Selling professional services has always been difficult.
The intangible nature of services means that potential clients cannot “touch and feel” or test the product before buying – so all the great benefits of the service can often be viewed as simply salesperson's claims rather than hard facts. Worse still: even if your services are unique, highly differentiated and of much higher quality than your competitors – what's to stop them claiming the same thing?
Traditionally, service companies have relied on testimonials, trials and guarantees to try to give customers something more tangible to judge their products by.
But very, very often customers use another key indicator – one that is often overlooked by the service provider.
They judge the service by the person selling it.
They don't just judge the salesperson as a human being or as a seller. They judge the salesperson as the living embodiment of the product.
If you're selling accountancy, legal, consulting or similar services then you're selling the “features and benefits” of the people who will be delivering the service. Maybe you're positioning your firm as leading edge or experts in their field – or highlighting your industry knowledge. Perhaps you stress your responsiveness and ability to partner with your clients. Or perhaps it's your efficiency. In every case, the qualities you stress will be qualities you claim your team will be able to deliver when hired.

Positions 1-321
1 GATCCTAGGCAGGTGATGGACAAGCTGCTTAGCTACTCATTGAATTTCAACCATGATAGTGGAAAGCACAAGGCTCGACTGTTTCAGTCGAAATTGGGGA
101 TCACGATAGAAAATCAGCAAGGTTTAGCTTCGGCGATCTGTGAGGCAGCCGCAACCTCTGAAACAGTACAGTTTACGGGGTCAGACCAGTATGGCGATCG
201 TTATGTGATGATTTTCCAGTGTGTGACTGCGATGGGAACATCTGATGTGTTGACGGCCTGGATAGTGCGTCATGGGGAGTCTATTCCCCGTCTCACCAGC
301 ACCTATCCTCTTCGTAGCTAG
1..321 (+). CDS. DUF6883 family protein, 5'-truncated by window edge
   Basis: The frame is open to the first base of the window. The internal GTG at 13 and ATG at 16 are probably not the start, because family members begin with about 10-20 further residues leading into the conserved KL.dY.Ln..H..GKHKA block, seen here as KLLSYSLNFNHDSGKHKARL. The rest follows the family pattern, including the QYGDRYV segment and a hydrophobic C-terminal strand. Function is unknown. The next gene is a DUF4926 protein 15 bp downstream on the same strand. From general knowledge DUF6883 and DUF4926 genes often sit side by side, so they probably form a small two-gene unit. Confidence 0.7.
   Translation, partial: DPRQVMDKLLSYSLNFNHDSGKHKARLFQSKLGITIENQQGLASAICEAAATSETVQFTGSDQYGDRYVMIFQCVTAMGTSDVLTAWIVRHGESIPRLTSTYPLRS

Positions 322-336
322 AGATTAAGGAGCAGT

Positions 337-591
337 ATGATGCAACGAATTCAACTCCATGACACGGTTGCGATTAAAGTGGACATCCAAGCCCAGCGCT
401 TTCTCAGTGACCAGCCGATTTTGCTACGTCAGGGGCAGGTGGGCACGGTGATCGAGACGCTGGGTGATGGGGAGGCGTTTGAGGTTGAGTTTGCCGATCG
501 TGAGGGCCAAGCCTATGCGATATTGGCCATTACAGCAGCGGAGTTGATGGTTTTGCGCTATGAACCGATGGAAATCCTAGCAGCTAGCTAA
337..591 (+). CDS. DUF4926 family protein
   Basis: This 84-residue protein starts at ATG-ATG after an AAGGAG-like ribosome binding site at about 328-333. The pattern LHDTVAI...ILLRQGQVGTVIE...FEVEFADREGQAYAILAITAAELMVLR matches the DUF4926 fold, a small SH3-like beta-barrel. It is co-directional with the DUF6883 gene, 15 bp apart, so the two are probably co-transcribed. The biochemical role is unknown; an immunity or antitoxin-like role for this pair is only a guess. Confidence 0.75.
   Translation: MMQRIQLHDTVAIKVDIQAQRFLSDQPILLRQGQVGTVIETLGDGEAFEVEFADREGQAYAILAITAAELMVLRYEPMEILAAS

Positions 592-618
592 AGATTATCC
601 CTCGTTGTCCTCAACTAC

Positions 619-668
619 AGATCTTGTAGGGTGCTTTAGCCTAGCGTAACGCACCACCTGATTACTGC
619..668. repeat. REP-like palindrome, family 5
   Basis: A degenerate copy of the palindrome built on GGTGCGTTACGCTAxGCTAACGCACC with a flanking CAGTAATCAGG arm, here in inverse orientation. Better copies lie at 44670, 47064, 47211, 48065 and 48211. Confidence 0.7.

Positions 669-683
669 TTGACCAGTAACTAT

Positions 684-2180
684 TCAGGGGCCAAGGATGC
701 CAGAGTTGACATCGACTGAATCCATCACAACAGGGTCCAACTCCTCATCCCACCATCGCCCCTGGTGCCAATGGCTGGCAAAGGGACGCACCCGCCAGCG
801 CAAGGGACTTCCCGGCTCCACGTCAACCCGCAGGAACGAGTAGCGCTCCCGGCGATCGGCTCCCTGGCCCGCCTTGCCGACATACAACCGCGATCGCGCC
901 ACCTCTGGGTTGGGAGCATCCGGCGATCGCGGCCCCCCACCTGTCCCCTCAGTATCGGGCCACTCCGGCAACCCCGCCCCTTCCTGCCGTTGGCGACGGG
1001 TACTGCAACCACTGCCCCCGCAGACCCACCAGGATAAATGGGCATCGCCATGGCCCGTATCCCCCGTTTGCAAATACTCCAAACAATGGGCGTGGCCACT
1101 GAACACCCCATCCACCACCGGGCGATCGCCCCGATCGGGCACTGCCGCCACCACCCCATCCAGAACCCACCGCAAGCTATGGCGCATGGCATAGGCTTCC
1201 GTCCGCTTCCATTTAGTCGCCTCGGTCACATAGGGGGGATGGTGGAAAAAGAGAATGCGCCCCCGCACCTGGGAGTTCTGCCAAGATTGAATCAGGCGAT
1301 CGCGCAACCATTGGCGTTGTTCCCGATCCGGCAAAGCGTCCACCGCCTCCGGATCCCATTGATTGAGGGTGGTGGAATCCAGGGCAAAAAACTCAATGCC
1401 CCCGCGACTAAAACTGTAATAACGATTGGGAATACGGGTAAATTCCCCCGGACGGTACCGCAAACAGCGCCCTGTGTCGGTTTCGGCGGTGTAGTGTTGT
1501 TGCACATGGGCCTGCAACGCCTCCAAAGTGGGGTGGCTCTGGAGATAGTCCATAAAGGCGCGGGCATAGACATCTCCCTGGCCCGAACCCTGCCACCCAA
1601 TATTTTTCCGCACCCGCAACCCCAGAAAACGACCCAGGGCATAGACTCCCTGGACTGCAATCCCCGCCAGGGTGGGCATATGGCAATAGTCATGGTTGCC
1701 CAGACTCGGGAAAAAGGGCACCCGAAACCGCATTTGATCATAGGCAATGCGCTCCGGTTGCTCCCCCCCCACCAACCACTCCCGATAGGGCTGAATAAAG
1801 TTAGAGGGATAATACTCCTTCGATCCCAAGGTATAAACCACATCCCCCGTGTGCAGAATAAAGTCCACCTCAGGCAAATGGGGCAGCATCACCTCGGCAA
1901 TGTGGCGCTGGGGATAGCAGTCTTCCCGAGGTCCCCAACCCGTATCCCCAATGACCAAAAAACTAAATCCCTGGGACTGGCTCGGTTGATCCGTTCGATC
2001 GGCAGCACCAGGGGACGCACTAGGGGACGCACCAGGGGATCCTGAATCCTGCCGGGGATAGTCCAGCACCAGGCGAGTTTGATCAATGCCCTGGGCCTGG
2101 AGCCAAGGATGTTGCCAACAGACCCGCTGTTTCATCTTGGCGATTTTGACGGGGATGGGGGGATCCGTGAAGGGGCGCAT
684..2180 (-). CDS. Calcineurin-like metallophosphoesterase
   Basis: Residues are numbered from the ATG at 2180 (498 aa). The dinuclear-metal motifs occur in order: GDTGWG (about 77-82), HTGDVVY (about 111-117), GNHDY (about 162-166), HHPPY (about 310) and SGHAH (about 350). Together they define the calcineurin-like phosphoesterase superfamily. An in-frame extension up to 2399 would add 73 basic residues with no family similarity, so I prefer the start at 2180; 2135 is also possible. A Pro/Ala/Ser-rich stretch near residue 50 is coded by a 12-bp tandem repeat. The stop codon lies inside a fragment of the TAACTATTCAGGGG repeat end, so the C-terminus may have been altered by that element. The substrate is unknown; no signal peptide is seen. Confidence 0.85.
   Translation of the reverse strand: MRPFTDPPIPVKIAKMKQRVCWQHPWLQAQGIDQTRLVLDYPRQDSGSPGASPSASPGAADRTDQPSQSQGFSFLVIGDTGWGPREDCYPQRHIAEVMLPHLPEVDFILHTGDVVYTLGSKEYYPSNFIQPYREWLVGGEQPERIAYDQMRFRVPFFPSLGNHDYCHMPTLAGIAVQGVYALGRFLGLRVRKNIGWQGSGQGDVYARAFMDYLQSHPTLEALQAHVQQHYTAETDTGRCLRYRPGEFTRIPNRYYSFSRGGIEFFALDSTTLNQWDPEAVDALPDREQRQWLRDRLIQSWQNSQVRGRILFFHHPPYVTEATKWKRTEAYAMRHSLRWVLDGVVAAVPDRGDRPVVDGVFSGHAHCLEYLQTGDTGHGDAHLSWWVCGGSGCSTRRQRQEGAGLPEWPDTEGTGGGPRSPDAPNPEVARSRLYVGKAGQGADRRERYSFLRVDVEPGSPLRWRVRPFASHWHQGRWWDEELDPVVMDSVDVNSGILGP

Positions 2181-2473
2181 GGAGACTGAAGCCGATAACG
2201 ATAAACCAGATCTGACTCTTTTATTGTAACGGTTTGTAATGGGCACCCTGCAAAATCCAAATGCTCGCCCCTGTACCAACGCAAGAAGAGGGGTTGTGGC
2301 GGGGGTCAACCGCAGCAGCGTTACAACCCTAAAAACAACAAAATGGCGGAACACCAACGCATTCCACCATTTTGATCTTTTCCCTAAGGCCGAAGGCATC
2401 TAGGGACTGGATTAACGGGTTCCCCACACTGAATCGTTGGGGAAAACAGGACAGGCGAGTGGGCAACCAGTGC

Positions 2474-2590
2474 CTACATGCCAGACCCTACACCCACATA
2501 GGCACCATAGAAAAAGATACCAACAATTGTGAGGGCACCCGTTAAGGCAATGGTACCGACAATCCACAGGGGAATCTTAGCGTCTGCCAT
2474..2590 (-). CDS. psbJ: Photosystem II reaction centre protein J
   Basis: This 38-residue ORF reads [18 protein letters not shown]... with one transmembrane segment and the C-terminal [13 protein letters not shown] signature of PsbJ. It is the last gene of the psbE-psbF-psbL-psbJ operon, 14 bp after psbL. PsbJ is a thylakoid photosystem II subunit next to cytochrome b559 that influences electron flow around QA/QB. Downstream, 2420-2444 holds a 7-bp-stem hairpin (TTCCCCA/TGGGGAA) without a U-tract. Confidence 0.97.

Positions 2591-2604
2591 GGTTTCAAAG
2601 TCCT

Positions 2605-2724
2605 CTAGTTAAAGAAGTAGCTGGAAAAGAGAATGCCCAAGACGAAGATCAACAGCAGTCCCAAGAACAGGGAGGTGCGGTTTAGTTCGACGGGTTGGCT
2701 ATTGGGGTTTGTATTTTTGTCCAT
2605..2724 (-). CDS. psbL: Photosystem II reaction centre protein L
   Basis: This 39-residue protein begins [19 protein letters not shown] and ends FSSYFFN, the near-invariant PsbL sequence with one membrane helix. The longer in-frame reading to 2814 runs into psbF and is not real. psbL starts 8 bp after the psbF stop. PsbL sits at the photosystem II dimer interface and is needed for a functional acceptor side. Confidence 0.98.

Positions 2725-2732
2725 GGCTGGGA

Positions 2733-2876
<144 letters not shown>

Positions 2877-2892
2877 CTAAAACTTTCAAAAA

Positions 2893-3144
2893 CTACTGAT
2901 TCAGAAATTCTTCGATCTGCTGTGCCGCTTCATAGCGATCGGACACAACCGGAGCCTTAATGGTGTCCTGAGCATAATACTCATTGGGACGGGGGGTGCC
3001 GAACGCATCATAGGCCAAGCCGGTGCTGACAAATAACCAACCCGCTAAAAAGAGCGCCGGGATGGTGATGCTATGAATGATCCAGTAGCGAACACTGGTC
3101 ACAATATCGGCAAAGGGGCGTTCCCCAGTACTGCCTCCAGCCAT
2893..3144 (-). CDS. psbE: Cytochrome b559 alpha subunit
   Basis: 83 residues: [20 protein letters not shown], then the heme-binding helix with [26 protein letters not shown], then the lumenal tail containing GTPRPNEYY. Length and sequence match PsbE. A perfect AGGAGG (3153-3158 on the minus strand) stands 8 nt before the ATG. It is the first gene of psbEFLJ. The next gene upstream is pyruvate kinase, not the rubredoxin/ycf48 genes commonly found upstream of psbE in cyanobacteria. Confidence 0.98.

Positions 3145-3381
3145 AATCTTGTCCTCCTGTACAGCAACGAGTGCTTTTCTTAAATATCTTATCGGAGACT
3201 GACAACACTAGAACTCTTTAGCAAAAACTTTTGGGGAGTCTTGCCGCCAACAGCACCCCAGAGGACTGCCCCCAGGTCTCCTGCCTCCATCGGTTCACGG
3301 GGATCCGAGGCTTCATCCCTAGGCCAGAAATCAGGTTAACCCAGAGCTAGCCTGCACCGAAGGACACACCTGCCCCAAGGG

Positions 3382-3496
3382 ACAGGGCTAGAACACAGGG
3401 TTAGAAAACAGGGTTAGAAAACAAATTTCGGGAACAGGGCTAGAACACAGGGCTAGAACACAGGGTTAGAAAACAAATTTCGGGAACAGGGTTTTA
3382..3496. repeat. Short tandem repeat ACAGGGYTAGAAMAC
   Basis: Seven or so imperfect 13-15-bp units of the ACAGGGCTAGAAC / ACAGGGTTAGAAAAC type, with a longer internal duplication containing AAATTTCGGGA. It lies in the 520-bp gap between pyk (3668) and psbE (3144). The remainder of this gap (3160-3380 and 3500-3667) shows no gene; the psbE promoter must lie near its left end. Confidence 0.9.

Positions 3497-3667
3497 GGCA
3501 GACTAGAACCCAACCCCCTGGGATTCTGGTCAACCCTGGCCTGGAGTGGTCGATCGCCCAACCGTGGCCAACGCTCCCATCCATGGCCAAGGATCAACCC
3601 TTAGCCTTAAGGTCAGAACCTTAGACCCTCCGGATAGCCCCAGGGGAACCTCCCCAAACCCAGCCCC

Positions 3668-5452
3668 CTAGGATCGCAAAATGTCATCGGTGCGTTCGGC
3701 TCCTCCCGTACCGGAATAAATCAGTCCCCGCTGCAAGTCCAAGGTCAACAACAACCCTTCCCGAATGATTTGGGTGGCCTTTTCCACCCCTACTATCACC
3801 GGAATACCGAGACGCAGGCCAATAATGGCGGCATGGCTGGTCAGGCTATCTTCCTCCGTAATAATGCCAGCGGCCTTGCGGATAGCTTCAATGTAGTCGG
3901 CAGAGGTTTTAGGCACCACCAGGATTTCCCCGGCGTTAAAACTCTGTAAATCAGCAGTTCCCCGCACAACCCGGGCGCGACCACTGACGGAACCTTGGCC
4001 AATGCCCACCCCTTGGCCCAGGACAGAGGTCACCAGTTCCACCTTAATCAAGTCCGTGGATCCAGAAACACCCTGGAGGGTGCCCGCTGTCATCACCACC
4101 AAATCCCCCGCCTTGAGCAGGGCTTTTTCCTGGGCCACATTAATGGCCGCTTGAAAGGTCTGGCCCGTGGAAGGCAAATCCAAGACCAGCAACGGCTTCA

How will your potential client judge whether your team really does have these qualities?
Well, if you're smart you'll make sure he is exposed to your delivery team during the selling process so he can see that they have the required skills and qualities.
But the person he will be exposed to most (and sometimes the only person he will be exposed to) will be the salesperson. Will he suspend his judgement, thinking “well, the salesperson won't be involved in delivering the work, so he can act differently to the rest of the team, he doesn't have to have the qualities I'm looking for”?
Of course not.
If your service promise is reliability and the salesperson turns up late to a meeting then the potential client won't believe your reliability claim.
If your service promise is expertise and leading edge thinking but your salesperson is a generalist without in-depth knowledge then he won't believe your expertise claim.
If your service promise is partnering, team-working and responsiveness and your salesperson is an irascible loner then he won't believe your partnering claim.
It's not fair – but it's human nature.
But how many professional service firms actively ensure that their salespeople reflect the values and the qualities that they position their delivery teams as having? And how many train and brief their salespeople so they are clear that this is what's expected of them. In reality – not many. Most focus only on their “pure” sales capabilities and are often very surprised when the salesperson with the best skills fails to deliver the goods.
And do you reflect the qualities of the services you're selling?
If not, you need to be. You are what you sell.